Sequential 
Both DB and DC benefits accrue in the scheme but not at the same time (eg members start in the DC section and move into the DB section after a specified number of years)
Treat each section as a separate scheme, however, both sections must satisfy the relevant requirements
Self-annuitising
Benefits accrue on a DC scheme but the pension is paid by the scheme, rather than each member’s pot being used to buy their pension
Treat as a DC scheme 
Combination
Both DB and DC benefits accrue at the same time
Treat each section as a separate scheme and if either section meets the relevant minimum requirements, the scheme will qualify. However, if neither section meets the minimum requirements in full, they may be applied proportionately in aggregate.

86. The DWP has practical guidance for employers and actuaries on how to certify that DB and hybrid schemes meet the appropriate minimum requirements. This can be viewed at www.gov.uk/government/uploads/system/uploads/attachment_data/file/244982/auto-enrol-guid-emp.pdf (short URL: https://is.gd/xjFb08).

What the qualifying criteria mean in practice

87. An employer has to be satisfied that the pension scheme they are using to fulfil their duties meets the qualifying criteria. This is either as part of being satisfied that the pension scheme is an automatic enrolment scheme, or for checking that their existing pension scheme meets the qualifying criteria so they can continue to use it for existing members.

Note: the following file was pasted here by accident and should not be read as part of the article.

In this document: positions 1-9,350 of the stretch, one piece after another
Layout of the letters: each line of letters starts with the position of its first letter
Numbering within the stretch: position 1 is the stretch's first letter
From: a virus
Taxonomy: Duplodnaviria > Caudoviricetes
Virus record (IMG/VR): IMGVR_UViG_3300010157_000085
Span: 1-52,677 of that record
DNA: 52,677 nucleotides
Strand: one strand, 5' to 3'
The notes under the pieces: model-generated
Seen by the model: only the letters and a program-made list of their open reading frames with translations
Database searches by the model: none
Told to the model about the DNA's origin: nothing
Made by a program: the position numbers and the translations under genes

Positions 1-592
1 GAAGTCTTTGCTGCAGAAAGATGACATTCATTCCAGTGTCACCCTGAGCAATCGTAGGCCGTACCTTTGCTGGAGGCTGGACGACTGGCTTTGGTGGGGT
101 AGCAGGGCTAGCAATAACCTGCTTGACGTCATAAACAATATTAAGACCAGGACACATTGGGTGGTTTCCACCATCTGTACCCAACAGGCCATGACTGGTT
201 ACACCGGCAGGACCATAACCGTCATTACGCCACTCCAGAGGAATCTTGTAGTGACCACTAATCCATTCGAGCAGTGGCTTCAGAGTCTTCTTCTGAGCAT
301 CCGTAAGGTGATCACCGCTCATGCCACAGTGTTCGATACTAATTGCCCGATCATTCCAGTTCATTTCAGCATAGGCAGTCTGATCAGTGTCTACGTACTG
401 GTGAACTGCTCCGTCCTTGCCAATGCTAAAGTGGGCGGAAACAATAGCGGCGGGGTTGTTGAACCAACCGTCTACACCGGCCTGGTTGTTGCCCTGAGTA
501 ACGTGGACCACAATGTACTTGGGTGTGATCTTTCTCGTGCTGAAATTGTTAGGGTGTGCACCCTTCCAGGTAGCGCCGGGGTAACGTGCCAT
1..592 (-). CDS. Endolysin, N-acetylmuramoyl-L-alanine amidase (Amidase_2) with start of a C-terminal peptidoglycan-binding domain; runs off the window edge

88. For DB pension schemes or those hybrid pension schemes which have to meet the DB minimum criteria, this might be straightforward. Appendix A (short URL: https://is.gd/6PEg71) has a flowchart showing the steps an employer may use in determining whether the qualifying criteria are met for a pension scheme with its main administration in the UK.

89. For DC pension schemes, those hybrid pension schemes that must meet the DC minimum requirements, or DB schemes that meet certain conditions and are therefore allowed to qualify by meeting the DC minimum requirements, the employer will need to be satisfied that the entitlement under the rules of the pension scheme (or agreements in the case of personal pensions) is equivalent to, or better than, a total contribution of 8% of a jobholder’s qualifying earnings in the relevant pay reference period12.

An employer should check the rules of the scheme (or agreement)

90. An employer should first check the rules of the scheme (or agreements). If they explicitly state that:

  • the pension scheme requires, as a minimum, a total contribution of 8% of the jobholder’s qualifying earnings in the relevant pay reference period
  • of which the employer’s contribution is at least 3%

the employer can then be satisfied that the pension scheme meets the minimum requirements.